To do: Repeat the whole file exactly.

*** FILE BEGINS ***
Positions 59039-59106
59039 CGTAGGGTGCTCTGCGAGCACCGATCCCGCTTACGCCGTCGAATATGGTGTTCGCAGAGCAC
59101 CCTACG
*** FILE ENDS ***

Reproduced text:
Positions 59039-59106
59039 CGTAGGGTGCTCTGCGAGCACCGATCCCGCTTACGCCGTCGAATATGGTGTTCGCAGAGCAC
59101 CCTACG